Use Your Inbox the Right Way
If your inbox is the bane of your existence, you're not using it right.
Through years of refining, I've developed a system to make email organization a friend, not a foe. As opposed to scribbling down tasks on a piece of paper that'll be inevitably lost, my inbox acts as a reminder of everything on my plate. The ultimate to-do list. My bestie, if you will.
Few things make my skin crawl more than an inbox chock full of unread emails. "But it's just spam!" I'll hear people say. Well if it's spam, get rid of it. Subscribe to unroll.me and call it a day. You wouldn't leave six-week old leftovers in your fridge. Treat your inbox with the same respect.
My system is simple.
Here's the premise: get your inbox to zero before bed. That's the end-all goal. Sometimes this doesn't happen. Most of the time it should.
When you have a task to do, email yourself the details. Force it to be in your inbox until it's been dealt with. Give yourself the same panicky feeling you get when a client asks you why something hasn't been completed. When you've replied to an email, archive or folder it immediately. Move that reminder out of your sight. That's your reward for getting shit done: a pristine inbox free of any reminders about looming tasks. It's a great feeling.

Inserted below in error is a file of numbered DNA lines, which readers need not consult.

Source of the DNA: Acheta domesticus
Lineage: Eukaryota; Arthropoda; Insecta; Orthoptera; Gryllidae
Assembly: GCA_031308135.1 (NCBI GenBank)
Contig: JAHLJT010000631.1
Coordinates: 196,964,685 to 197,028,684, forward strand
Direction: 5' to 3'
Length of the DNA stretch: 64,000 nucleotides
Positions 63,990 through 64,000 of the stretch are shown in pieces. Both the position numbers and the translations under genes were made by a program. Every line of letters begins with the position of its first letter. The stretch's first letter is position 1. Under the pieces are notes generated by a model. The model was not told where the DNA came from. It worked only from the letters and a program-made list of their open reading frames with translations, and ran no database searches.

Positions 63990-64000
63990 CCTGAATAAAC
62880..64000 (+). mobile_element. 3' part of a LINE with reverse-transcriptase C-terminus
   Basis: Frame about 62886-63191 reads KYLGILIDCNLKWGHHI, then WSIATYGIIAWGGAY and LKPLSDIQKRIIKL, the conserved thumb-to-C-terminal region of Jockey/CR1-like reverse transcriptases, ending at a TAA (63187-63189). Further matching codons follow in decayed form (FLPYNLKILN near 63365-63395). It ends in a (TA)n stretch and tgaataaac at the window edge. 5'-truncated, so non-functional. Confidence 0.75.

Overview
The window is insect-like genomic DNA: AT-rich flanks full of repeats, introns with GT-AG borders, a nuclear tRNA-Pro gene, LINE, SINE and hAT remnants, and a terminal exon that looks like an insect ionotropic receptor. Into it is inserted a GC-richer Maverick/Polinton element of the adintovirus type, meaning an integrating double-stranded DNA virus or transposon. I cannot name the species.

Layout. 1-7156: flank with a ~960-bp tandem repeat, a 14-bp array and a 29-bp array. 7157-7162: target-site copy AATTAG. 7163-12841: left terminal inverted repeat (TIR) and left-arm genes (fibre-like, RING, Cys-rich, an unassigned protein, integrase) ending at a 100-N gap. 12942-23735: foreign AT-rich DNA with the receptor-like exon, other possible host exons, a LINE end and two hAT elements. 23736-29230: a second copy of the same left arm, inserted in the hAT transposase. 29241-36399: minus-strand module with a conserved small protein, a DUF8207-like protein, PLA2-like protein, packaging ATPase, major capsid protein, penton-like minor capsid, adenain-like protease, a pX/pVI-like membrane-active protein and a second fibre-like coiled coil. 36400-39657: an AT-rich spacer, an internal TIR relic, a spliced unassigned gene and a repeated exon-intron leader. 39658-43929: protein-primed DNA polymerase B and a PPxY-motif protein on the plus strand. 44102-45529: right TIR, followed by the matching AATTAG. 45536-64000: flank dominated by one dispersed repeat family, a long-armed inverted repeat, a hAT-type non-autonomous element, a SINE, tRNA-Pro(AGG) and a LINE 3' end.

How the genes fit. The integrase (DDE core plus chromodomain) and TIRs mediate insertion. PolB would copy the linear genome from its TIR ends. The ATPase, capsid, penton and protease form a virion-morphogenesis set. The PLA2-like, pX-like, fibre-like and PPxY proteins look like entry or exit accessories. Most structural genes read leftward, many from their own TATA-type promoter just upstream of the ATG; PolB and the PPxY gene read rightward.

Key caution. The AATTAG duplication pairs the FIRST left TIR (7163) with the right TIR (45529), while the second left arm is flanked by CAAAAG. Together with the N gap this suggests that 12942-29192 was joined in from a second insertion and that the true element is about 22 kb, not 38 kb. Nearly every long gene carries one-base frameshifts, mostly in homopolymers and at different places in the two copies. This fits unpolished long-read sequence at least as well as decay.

Gmail users, listen up.
Google Labs has developed a fantastic Shortcut under settings; it automatically archives any email after you replied. One less click can make all the difference.
Schedule your emails.
I'm often tackling my final email responses at weird times in accordance with this system. You'll likely do the same. I never want clients to know that I'm slaving away my Saturday night, so I use Boomerang. This Gmail plug-in manages expectations by sending emails at a scheduled time of your choice. Even though I'm physically replying at 3AM on Sunday, the client will receive my message on Monday at 6AM. Not only does the manage client expectations (expecting weekend work from yours truly - not in my world), but it makes me seem like a morning person.
Most of us are very busy. It can be tough to tame the beast when you're getting 500 emails a day. And understandably, you don't want to waste billable hours organizing your inbox. I understand. But make sure you read everything that comes in, even if you aren't fully paying attention.
Scan to make sure that:
1. Whoever's paying you is happy. Let's be honest, they matter most.
2. There are no emergencies. You wouldn't want to ignore those.
Once you've got those two things taken care of, you can address the other normal emails at your earliest convenience.
So that's my inbox management strategy. What's yours? Let me know in the comments below. If you give my system a shot, I'd love to hear how it goes.